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    I'm thinking the same thing. Micro-managing any complex system is fraught with difficulty. Maybe an internal firebox thermocouple to sense dropping temps at the end of the cycle? I'd think you'd want to let the stove "know" well in advance of decreasing stove temp that you want it to give the fire more air. Even a flue thermocouple would do this if it acted merely as a switching devise that only worked in one direction (as the flue temp decreased beyond a certain point).

    Another thing would be to place the entire stove on one of those big scales they use in the lab and monitor the fuel consumption in real-time. You could write a program that tracked the progress of the burn and make adjustments throughout the burn cycle based on how much wood you started with, how hot the stove was at startup, what the barometric pressure in the room is, the outside temp, the strength of the draft, the MC of the wood, etc. Maybe I should call and suggest this to them, eh?

    Damn... I wish I could be part of the Woodstock troubleshooting team. That place looks like an awesome place to work, and I'm sure they need a guy like me on board. :roll:
  10. Battenkiller

    Battenkiller Minister of Fire

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    Hey, you stole my idea. :mad: :lol:

    I don't know exactly why the BK thermo works so well except that it is reported to do so by almost every happy owner. As far as VC goes, I think I know why it doesn't work so well on the Vigilant. That block that the bi-metallic coil is mounted to is way up high on the back of the secondary combustion chamber, at the very end of a 55" long serpentine flame path. It doesn't really get hot until you have been running with the bypass closed for a while (or in updraft mode for a real long while). On some burns it seems to begin to choke the air down at the correct time, on others it happens way too late. At such times, too much primary air coming into the stove cools the internal temps and secondary combustion ceases. You are then left with the wood still outgassing into the back of the stove but the smoke is not burning correctly. And you never really know it since what's going on behind that cast iron fireback is just a guess.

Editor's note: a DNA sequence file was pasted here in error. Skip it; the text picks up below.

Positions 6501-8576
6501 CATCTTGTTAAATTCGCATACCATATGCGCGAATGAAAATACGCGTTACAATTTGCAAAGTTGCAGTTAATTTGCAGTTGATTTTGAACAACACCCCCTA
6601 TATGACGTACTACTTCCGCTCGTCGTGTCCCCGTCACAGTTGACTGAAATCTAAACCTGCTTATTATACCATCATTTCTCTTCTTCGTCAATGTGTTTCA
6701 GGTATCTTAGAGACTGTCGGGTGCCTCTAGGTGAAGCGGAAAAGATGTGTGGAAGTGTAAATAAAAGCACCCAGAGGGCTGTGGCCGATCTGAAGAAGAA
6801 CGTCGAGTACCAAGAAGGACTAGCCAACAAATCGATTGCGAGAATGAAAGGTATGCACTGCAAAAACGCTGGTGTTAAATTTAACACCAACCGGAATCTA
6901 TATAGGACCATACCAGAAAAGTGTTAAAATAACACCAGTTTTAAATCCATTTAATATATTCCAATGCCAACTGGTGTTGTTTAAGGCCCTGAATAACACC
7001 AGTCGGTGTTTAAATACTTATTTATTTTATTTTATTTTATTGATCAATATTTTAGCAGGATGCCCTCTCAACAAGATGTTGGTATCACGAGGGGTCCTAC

This has been the hardest thing about learning to operate this stove correctly for me, and I believe is at least part of why it has such a bad reputation for making excessive creosote. A near-miss is as good as a mile when it come to maintaining secondary combustion. Once you are out of the "zone" of smoke ignition (about 1100º) on the Vigilant, nothing is going to get it back up there short of opening the damper and letting the stove run in updraft mode until it is hot enough to support secondary combustion again. Most folks won't take the time to understand this, nor will they bother to constantly fuss with it to keep it going in the right direction. Many VC owners find it easier to just run the stove in updraft all the time, but I find it is a cleaner running stove if you can manage the secondary burn effectively, with longer and steadier burns as well. Still working on that one, but it's a moot point for me now since a new stove is on the horizon anyway... hopefully a PH... without thermostatic control.
  11. Todd

    Todd Minister of Fire

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    The more I think of a thermostat the less I think I really need it. If I want a low even output burn I set and forget the air at .75 and I get it. I don't think you could squeeze much longer of a burn than I already get by adding a thermostat? Maybe a thermostat would be more effective on a larger stove like the Blaze King's and PH, but a smaller stove like mine prolly no need?